Quote
Adam and Eve apparently stayed in the garden of Eden with lotz of fruit and veggies


Maybe they ate the odd animal when God wasn't looking.

Mintaka

LMAO  Grin

You think on payback they munched the snakes!!!
 Smiley
Logged
BoogieMonster
NP complete
Hero Member
*****

Skeptical ability: +19/-1
Offline Offline

Posts: 2842



« Reply #7 on: May 07, 2009, 16:35:35 PM »

Quote
In my view, it is never a good plan to dolly up a potentially sound idea with a pseudoscientific and/or mystical cloak because doing so is nothing less than an attempt to legitimise exactly the kind of thinking and reasoning that leads in short order to woo-woo.

A spoon full of sugar makes the medicine go down?

There are some people who find thinking and reasoning comforting. That's us. Then there's the rest. If I were a cold-blooded salesman, I'd also look at that cold hard fact and think: "Hmmmm"...

I don't approve either, but I can see how this is more of a marketing exercise. It could be worse, the entire thing could be quackery in which you eat food likely to be very bad for you, like, say, raising your children on Barley water.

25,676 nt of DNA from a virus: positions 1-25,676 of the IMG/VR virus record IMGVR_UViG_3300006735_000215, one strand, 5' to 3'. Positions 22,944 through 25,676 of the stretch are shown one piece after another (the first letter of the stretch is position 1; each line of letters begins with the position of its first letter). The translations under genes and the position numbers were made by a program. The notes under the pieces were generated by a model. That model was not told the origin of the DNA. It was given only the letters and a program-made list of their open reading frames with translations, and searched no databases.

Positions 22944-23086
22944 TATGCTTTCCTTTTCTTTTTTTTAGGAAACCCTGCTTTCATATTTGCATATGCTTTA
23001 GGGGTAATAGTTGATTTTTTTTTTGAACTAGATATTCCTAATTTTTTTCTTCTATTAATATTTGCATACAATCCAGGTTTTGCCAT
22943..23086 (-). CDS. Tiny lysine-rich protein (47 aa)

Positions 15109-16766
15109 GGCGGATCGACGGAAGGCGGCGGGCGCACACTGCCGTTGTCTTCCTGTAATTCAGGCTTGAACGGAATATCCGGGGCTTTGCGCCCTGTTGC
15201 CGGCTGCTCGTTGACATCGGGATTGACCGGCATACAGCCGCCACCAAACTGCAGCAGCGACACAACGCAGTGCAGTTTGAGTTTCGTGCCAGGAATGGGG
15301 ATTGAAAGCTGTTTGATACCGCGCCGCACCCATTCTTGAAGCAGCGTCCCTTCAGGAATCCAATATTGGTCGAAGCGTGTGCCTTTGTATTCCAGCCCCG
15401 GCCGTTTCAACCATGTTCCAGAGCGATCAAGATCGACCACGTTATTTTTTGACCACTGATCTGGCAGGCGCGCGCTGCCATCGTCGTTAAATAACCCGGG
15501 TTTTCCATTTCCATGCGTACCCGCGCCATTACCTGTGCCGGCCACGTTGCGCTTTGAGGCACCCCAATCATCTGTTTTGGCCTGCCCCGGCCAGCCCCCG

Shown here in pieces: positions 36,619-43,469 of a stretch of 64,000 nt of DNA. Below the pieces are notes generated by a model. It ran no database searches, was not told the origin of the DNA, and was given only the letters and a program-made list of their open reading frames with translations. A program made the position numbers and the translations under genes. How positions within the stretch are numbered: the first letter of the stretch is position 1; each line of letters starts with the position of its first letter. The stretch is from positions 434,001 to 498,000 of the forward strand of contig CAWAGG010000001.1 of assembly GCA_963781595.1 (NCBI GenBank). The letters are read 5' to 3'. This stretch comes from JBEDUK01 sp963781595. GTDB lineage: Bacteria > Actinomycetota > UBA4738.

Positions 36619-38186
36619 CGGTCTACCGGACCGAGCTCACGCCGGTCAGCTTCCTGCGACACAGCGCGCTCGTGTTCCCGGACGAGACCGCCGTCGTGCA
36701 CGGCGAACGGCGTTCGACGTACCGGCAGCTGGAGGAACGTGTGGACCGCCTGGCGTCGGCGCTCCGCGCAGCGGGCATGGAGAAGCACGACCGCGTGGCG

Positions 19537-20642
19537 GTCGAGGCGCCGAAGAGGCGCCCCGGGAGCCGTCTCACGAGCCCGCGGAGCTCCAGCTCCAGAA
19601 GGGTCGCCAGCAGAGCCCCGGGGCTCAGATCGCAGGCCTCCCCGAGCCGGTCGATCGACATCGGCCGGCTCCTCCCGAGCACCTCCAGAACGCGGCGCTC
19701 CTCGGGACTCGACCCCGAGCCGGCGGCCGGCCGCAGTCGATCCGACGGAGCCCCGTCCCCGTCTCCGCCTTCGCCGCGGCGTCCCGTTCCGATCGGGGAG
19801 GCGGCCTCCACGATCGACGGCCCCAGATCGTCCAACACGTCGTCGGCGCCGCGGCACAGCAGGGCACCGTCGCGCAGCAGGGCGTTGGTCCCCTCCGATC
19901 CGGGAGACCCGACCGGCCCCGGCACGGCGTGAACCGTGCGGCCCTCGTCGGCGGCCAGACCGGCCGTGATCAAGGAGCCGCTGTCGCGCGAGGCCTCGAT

Logged
warhelmet
Newbie
*

Skeptical ability: +0/-0
Offline Offline

Posts: 18


« Reply #8 on: May 07, 2009, 19:56:05 PM »

If God didn't want us to eat animals, he wouldn't have made them out of meat!
Logged
Jane of the Jungle
Full Member
***

Skeptical ability: +4/-0
Offline Offline

Posts: 235



« Reply #9 on: May 07, 2009, 20:33:35 PM »

Quote
If God didn't want us to eat animals, he wouldn't have made them out of meat!
Except for ........he didn't make them!  Roll Eyes
So that would mean, he doesn't have a say ova them Wink
Logged
Pages: [1]   Go Up
  Print  


 
Jump to:  

Powered by SMF 1.1.11 | SMF © 2006-2009, Simple Machines LLC
Page created in 0.242 seconds with 23 sceptic queries.
Google visited last this page September 04, 2017, 19:38:42 PM
Privacy Policy